From the archives
July 22, 2019
Moreover, what even is super?
Let’s start the journey here, right in aisle 3 – breakfast foods. The most important meal of the day, so we’d better get it right. Pouring over packets and boxes of cereals (oats, fruit& nuts, no fruit but nuts, no fruit or nuts – you get the idea), loaves of bread (wholemeal, rye, sourdough, gluten free) and milk options (full cream, skim, almond, soy, rice – the list goes on). We agonise over ingredients. Are there additives, preservatives, what are the carb:sugar:fat ratios, what it might do to our waist lines, cholesterol, and muscle mass, bone density – it really goes on an on. We know the ins and outs of everything we purchase from Aisle 1-12, we’ve got it down pat. Everyone’s a google-tritionist these days. And hopefully our bodies will thank us for it, especially when we get older.
Of course (within the realms of moderation) it’s fantastic to see people looking after their bodies and trying to keep it in amazing shape. Many consider their body (or parts of it) to be their greatest asset. But isn’t it interesting to think about other aspects of our lives that don’t get any where near that attention? Like one of our biggest financial assets – our superannuation. Now bear with me – let’s not switch off here, there are at least three spectacular reasons why I think it’s way more deserving of our attention than it’s given credit for:
1. It’s your money
The majority of your super is money that your employer has, instead of putting into your bank account, put into a “special account” for you aka your super account (essentially it’s to save you from yourself – we all know deep down if that extra cash was put into our bank account we’d blow it on trips to Bali – me included). Aside from what your boss puts in, there may be other super contributions which could be from money that you may have put in yourself, or perhaps the government has chipped in a little too.
But here’s what it’s not – it’s not your employers money. It’s not the governments money. It’s not the super funds money.
IT’S . YOUR. MONEY. If you had 30-40k (the average super balance of someone in their 30s) sitting in a bank account would you be thinking about it a fair bit? Dreaming of what you could do with it? Pouring over how you could make it that little bit bigger? Probs.
At the very least – give a damn about it.
2. It’s a ready-made investment portfolio
Our super is essentially an investment portfolio – your investment portfolio. It’s a pool of money that fund managers invest in a range of things on your behalf. Instead of having to go through the palaver of finding brokers, opening up trading accounts, trying to ‘play the stock market’ or managing it yourself every year (and probably messing it up) it’s all done for you. Property, shares, cash – you can pick how you want it invested, you can go ethical, you can go high risk, you can go somewhere in between. My fund even allows me to see the actual shares of the companies that I have my stash-o- cash invested in. Now I’m sorry but that’s friggin’ cool because I’ve not had to do a thing! I have an investment portfolio, managed by a team, making some good returns, and I don’t have to lift a finger. #ripper.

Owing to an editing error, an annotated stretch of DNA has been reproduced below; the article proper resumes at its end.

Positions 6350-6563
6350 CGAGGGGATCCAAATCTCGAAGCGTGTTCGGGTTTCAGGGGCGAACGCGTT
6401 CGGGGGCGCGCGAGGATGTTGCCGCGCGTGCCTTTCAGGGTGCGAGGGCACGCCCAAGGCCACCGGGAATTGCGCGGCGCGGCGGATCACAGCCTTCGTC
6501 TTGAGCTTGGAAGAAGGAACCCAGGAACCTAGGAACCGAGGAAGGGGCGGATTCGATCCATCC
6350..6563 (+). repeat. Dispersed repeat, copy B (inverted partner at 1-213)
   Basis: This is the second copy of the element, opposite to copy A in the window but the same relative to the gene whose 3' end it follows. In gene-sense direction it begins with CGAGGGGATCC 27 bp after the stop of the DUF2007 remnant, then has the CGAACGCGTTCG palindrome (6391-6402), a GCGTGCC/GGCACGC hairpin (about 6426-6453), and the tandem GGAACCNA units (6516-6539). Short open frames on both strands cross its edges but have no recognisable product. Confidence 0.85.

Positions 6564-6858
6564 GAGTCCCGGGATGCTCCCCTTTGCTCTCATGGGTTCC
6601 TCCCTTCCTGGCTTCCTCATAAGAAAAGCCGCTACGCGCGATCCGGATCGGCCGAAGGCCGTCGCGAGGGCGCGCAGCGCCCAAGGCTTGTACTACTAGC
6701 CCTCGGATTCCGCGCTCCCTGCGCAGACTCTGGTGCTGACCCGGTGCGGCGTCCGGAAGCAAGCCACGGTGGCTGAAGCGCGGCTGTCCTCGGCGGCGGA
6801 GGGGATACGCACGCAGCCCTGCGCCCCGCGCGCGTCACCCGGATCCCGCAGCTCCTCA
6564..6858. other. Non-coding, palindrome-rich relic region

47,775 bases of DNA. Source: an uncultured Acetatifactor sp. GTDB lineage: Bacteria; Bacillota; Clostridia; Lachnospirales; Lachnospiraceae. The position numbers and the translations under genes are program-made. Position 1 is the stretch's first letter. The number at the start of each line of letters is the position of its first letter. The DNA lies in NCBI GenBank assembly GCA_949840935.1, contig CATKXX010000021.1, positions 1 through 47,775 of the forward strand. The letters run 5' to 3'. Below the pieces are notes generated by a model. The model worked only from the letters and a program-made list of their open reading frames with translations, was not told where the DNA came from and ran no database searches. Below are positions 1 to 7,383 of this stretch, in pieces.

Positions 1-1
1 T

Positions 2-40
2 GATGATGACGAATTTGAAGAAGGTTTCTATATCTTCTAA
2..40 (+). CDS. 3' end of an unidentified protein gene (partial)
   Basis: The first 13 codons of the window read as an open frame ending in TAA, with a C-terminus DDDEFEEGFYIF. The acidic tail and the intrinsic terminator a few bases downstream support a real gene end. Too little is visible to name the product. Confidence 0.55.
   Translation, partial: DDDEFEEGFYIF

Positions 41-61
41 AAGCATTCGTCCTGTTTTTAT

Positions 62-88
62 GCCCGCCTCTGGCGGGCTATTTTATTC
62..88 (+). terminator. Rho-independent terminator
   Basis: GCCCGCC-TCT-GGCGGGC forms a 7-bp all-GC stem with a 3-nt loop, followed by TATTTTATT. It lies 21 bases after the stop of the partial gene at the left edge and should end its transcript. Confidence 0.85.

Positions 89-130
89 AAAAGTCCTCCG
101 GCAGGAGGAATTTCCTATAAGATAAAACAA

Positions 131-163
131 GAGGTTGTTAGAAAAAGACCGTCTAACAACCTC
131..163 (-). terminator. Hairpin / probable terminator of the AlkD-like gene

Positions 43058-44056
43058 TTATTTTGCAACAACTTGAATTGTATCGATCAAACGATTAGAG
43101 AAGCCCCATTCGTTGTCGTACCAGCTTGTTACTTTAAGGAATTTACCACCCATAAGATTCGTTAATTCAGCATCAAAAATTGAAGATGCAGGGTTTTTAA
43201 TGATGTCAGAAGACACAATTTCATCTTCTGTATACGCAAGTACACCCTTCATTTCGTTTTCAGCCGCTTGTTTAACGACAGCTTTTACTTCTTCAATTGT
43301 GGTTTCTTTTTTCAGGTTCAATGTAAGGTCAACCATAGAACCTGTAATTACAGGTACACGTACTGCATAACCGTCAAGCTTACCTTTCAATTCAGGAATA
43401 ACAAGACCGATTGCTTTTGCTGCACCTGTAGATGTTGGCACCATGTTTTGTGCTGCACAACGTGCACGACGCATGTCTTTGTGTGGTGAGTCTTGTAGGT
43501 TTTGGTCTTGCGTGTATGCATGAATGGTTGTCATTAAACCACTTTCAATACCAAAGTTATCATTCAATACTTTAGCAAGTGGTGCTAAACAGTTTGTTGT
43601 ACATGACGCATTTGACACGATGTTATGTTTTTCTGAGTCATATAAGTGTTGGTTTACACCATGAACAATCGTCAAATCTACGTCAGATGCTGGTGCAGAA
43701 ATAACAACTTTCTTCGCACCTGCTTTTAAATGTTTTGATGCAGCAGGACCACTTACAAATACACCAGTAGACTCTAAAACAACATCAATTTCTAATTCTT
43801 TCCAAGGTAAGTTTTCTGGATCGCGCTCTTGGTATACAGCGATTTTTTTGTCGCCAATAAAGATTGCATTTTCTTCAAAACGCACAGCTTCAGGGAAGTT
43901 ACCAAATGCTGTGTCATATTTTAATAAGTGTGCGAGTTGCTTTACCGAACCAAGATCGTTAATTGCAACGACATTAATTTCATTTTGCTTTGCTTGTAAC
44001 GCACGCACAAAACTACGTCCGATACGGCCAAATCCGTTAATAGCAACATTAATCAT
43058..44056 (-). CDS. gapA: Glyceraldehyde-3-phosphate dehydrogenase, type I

The catch is of course that we can’t really touch it until we retire (unless you’re eligible for the first home super save scheme, or some other special circumstance), but if we reframe it as an investment portfolio of our hard earned money rather than something “the government made us do”, I bet we’d start to think about our super a little differently.
3. Compounding isn’t exactly a terrible idea.
We’ll write an article solely devoted to compounding interest because it really is so hot right now. In the interim, just wrap your head around this: If you save $5 a day in an account with a 10 percent annual return, you’ll have around $30,000 in 10 years, $330,000 in 30 years and $2.3 million in 50 years. (https://www.cnbc.com/2018/08/09/how-investing-5-dollars-a-day-can-lead-you-to-1-million-.html)
Vastly different to “simple interest”, compound interest is pretty much interest earning interest. For example, suppose you saved and banked $100 a year ago. It earned $2 in interest last year. This year, you’ll be earning interest on $102 (original savings plus the interest earned). That might not seem like much, but understanding that simple fact can have a major impact on your financial success.
Why is compound interest important to you? Because it can turn just a few dollars today into big money over the course of a lifetime.
That’s a core pillar of what superannuation is based on and why it really is pretty spectacular. Because whatever your nest egg makes (and there’s such a long time period involved with super odds are it will) is re-invested year after year after year. And admittedly while it does feel like an age to get your mitts on it, the beauty is you don’t have to put that much on to get a lot out as long as you start early enough.
And that’s what makes me ♥ super.
DISCLAIMER: information provided in this article is for general information only and and is not intended to act as specific financial advice. It has been prepared without taking into account your financial objectives, situation or needs.